Wait, there's a law requiring an 8 year warranty? This is the first I've heard about it. Not sure what do you think about that. Is there a chance you could give a reference for that?
 

ucmndd

Well-Known Member
Mar 10, 2016
10,145
19,904
California
Wait, there's a law requiring an 8 year warranty? This is the first I've heard about it. Not sure what do you think about that. Is there a chance you could give a reference for that?

5 minutes of googling did not immediately turn up the section of federal code, but there are countless articles that cite the apparent fact. One chosen at random:


“As it turns out, an EV's battery pack is subject to a more stringent warranty than the rest of the car—federal law requires automakers to guarantee packs for eight years, or 100,000 miles (160,000 km), at a minimum.”
 
5 minutes of googling did not immediately turn up the section of federal code, but there are countless articles that cite the apparent fact. One chosen at random:


“As it turns out, an EV's battery pack is subject to a more stringent warranty than the rest of the car—federal law requires automakers to guarantee packs for eight years, or 100,000 miles (160,000 km), at a minimum.”

Thanks for the effort. Unfortunately the author of the article gave no citation. I am not particularly comfortable with believing statements without support! Hopefully we'll get some clarification.
 

Rocky_H

Well-Known Member
Feb 19, 2015
8,757
11,432
Boise, ID
Given Tesla's history, "sus" is a given. I mean has a software release note ever said - "we are slowing down supercharging because we realized it hurts your battery more than we thought"? Maybe I missed it.
I'm unsure which thing you mean by this comment.
1. Maybe you missed it? Yes, you did. They did an update that did exactly what you described.
2. Or maybe you meant just that their update notes didn't describe it that way? Well obviously not. That is just terrible public relations and would be stupid, and you wouldn't find any company that would do that. So that part isn't a Tesla-specific thing.

I've told everyone I know to steer clear of buying Teslas because of the battery and drive unit issues. With more owners of the 2012s, 2013s and 2014s dealing with these issues, the word will spread.
Huh? Well, yeah, I also tell everyone who asks to steer clear of the 2012 to 2014 cars. They were too new, and had some early design oversights that their newer cars have corrected. That's not an issue with their newer models or all Tesla cars.
 
Add me to the list. 2013 model P85+. 48k miles. Battery and car were babied and had a recent battery inspection at Tesla last winter when MCU was upgraded. Battery died suddenly a couple months ago.

Going through the said bizarre process. Approved a $15k invoice for reman 85 unit. Without telling me the estimate went to $19k and now lists a 90kwh version C pack replacement.

Tesla still hasn't communicated with me yet. Very strange.

I don't want a neutered 90kwh pack that has paid upgrades and lower voltage for an extra $4000. I'll either push for a reman unit for the original price or ask them to charge me the original price for the 90 kwh battery.

That $700 charge to unlock another 5% range or whatever would really piss me off after all this crap.

Tesla needs to treat it's customers better because when real competition is available there's a lot of non-fanboys that will happily switch brands and *sugar* all over Tesla for their customer service and utterly bizarre service repairs.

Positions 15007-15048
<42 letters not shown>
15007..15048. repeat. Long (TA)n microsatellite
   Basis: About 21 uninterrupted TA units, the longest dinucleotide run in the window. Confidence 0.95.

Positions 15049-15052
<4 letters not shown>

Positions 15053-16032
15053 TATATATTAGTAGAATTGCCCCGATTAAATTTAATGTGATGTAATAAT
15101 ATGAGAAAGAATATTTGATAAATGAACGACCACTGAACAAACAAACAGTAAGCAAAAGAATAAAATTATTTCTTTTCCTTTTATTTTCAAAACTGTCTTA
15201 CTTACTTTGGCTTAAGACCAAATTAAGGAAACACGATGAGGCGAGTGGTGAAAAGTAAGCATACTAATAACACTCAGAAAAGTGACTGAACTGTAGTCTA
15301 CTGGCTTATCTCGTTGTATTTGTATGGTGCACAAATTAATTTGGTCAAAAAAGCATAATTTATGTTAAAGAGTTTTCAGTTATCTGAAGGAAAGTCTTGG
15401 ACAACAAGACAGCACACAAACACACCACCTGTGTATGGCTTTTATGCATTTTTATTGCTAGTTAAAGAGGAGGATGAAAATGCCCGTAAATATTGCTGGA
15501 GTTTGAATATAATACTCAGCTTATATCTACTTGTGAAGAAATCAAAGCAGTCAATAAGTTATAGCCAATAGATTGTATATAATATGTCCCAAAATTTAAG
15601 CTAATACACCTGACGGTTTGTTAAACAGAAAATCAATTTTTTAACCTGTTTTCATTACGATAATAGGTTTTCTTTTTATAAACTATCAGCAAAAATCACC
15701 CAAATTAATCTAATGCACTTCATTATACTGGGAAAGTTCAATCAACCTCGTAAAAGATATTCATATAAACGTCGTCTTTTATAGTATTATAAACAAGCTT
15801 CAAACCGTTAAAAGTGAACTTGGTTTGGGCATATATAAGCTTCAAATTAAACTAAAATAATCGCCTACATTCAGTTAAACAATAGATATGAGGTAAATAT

I'm especially bitter because I'm an oldschool Tesla guy that bought in before the Model 3 was a thing and customer service was amazing back then. Going downmarket really screwed the brand from my perspective. But I know there's a lot of happy Model 3/Y customers.
 
Add me to the list. 2013 model P85+. 48k miles. Battery and car were babied and had a recent battery inspection at Tesla last winter when MCU was upgraded. Battery died suddenly a couple months ago.

Going through the said bizarre process. Approved a $15k invoice for reman 85 unit. Without telling me the estimate went to $19k and now lists a 90kwh version C pack replacement.

Tesla still hasn't communicated with me yet. Very strange.

I don't want a neutered 90kwh pack that has paid upgrades and lower voltage for an extra $4000. I'll either push for a reman unit for the original price or ask them to charge me the original price for the 90 kwh battery.

That $700 charge to unlock another 5% range or whatever would really piss me off after all this crap.

Tesla needs to treat it's customers better because when real competition is available there's a lot of non-fanboys that will happily switch brands and *sugar* all over Tesla for their customer service and utterly bizarre service repairs.

I'm especially bitter because I'm an oldschool Tesla guy that bought in before the Model 3 was a thing and customer service was amazing back then. Going downmarket really screwed the brand from my perspective. But I know there's a lot of happy Model 3/Y customers.
I agree with most of your sentiments but I don't think their decline in service, reputation, quality, and experience is due to going downmarket. We bought our 11/13 built S85 used from Tesla for ~$40K, so my perspective is pretty different and I'm willing to spend the $18K-$22K for a new 90kW pack. However, I'll be looking at the competition and with the course that Tesla is headed I will have no problem switching to a manufacturer who builds a better and more reliable product that is just as easy to road-trip in. Time will tell.